Hundreds of mourners paid tribute yesterday to Leung Ping-kwan, one of Hong Kong's most influential cultural figures whose award-winning works, from the written word to the visual arts, explored Hong Kong's identity struggle and paid homage to the city that he loved.
At his memorial yesterday, the city he loved paid homage to him - his creativity, humility, passion for dialogue, and his tireless promotion of Hong Kong literature.
Leung, who taught at Lingnan and Hong Kong universities and who used the pen name Yesi, was chosen as Artist of the Year by the Hong Kong Artists' Guild in 2010 and Author of the Year at the Hong Kong Book Fair last year.
Known foremost for his poetry, his death on January 5 at the age of 63 after a three-year battle with lung cancer shocked artists and writers in Hong Kong, many of whom had been in the middle of collaborations with him.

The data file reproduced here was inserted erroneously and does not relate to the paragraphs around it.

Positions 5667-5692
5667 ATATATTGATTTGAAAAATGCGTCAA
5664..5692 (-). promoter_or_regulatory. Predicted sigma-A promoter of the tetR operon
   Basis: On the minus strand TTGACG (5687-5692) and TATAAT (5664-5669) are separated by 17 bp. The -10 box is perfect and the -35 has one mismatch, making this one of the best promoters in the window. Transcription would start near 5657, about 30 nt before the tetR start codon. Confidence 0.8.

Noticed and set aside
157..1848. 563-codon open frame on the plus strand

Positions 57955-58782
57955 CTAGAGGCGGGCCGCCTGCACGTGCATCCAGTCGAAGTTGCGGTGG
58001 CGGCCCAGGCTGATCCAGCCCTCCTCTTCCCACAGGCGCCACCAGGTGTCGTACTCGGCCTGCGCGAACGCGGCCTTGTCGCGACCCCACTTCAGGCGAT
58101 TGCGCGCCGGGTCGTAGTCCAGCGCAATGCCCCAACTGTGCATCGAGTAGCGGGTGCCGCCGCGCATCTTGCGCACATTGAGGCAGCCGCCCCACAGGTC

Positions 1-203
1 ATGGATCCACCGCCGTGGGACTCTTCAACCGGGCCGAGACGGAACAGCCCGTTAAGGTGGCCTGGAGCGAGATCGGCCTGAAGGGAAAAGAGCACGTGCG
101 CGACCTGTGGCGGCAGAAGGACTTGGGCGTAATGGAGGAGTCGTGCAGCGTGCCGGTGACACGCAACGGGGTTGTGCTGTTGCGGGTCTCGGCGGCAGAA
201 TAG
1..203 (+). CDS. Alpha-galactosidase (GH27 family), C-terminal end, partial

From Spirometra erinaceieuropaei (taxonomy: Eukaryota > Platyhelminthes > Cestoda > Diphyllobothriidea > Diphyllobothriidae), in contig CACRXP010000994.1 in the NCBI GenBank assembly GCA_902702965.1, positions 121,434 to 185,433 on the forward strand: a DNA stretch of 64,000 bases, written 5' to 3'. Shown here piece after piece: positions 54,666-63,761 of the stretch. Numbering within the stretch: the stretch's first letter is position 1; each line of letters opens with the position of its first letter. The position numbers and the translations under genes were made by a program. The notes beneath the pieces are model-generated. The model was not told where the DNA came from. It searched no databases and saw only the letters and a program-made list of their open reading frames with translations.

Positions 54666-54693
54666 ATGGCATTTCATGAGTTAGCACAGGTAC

Filmmaker Ben Wong King-fai, who had been making a documentary about Leung's life, said: "When he was a young man, studying poetry in America, it was unusual for Hong Kong people to have lived abroad. Yesi used his international connections to challenge the marginalisation of Hong Kong literature everywhere he went."
Yip Fai, a writer, said Leung's high standards for his own work inspired generations of artists in Hong Kong. "When I was writing my newspaper columns, Leung's influence meant that I never submitted rushed articles to my editor no matter how busy I was."
He was fully aware his friend would be reading them after publication, he said, adding: "I didn't want to disappoint him."
Leung's former student Professor Lo Kwai-Cheung of Hong Kong University said: "In all his work, he demonstrated that no matter if the human instinct is to reject things we do not understand, if you spend enough time, nothing is out of your reach."
He added that although Leung's death was untimely, "he had already given us so much".